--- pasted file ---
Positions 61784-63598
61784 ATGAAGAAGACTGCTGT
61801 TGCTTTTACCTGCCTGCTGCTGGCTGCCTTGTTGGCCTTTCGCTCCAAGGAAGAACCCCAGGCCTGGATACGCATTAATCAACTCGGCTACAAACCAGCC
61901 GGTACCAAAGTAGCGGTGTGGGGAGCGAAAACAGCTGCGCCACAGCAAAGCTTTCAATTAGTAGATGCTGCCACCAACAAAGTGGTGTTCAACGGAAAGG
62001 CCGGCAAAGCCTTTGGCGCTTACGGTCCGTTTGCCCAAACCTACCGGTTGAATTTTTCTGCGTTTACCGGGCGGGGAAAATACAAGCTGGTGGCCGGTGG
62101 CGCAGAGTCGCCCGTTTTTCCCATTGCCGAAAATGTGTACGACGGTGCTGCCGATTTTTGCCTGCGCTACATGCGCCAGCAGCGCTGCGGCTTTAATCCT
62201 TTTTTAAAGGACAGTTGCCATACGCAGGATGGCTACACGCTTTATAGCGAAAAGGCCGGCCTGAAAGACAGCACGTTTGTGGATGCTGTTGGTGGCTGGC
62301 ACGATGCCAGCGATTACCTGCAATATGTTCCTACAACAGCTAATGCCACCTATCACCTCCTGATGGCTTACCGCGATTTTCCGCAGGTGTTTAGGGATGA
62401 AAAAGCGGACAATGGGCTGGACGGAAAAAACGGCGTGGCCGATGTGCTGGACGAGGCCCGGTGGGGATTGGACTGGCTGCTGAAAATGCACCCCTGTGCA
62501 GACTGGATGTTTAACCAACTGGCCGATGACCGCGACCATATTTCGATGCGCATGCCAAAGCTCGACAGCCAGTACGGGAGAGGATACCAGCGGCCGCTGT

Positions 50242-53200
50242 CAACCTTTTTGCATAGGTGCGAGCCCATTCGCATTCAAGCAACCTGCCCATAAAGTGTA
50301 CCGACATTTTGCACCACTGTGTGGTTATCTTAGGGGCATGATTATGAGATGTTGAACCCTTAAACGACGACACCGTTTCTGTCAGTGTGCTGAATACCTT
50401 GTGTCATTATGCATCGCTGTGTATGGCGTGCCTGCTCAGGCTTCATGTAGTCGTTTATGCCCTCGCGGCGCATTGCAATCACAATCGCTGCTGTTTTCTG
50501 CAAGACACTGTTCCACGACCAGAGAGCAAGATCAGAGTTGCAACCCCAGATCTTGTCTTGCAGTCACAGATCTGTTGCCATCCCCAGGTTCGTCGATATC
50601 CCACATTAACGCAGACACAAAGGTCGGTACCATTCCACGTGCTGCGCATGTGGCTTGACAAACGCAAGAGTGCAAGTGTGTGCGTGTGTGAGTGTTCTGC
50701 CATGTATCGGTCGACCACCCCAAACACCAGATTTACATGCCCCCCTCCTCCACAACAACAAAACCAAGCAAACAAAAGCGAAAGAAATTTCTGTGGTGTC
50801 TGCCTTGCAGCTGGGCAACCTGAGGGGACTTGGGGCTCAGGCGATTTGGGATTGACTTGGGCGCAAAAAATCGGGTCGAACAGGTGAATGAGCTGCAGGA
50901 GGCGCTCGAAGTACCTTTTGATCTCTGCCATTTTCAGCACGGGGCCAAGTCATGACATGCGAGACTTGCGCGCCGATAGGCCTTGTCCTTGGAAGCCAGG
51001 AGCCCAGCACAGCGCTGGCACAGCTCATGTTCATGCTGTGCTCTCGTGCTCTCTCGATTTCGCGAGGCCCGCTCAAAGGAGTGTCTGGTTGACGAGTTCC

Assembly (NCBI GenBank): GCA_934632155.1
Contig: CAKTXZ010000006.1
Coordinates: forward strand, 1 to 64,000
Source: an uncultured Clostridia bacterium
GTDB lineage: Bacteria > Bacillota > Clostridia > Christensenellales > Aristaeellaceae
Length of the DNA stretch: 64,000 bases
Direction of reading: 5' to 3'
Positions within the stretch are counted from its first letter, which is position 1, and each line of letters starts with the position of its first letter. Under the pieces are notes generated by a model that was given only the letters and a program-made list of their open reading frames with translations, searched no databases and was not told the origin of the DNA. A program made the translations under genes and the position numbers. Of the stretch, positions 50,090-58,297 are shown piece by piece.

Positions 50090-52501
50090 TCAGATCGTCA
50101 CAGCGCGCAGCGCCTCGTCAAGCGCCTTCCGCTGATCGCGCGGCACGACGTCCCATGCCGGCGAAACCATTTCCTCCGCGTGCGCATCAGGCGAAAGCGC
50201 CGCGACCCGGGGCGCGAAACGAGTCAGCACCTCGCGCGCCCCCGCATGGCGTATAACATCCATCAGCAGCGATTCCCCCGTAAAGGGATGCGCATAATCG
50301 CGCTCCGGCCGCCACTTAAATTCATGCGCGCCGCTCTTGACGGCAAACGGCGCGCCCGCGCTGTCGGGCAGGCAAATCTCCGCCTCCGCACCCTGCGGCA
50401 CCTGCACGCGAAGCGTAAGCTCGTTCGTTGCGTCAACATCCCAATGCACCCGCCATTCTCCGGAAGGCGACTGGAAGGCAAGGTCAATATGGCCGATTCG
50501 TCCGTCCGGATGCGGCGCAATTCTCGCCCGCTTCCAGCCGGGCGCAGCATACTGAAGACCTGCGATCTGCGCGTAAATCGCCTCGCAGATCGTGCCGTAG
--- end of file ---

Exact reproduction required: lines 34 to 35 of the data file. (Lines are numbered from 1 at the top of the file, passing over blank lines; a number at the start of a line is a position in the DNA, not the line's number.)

50401 CCTGCACGCGAAGCGTAAGCTCGTTCGTTGCGTCAACATCCCAATGCACCCGCCATTCTCCGGAAGGCGACTGGAAGGCAAGGTCAATATGGCCGATTCG
50501 TCCGTCCGGATGCGGCGCAATTCTCGCCCGCTTCCAGCCGGGCGCAGCATACTGAAGACCTGCGATCTGCGCGTAAATCGCCTCGCAGATCGTGCCGTAG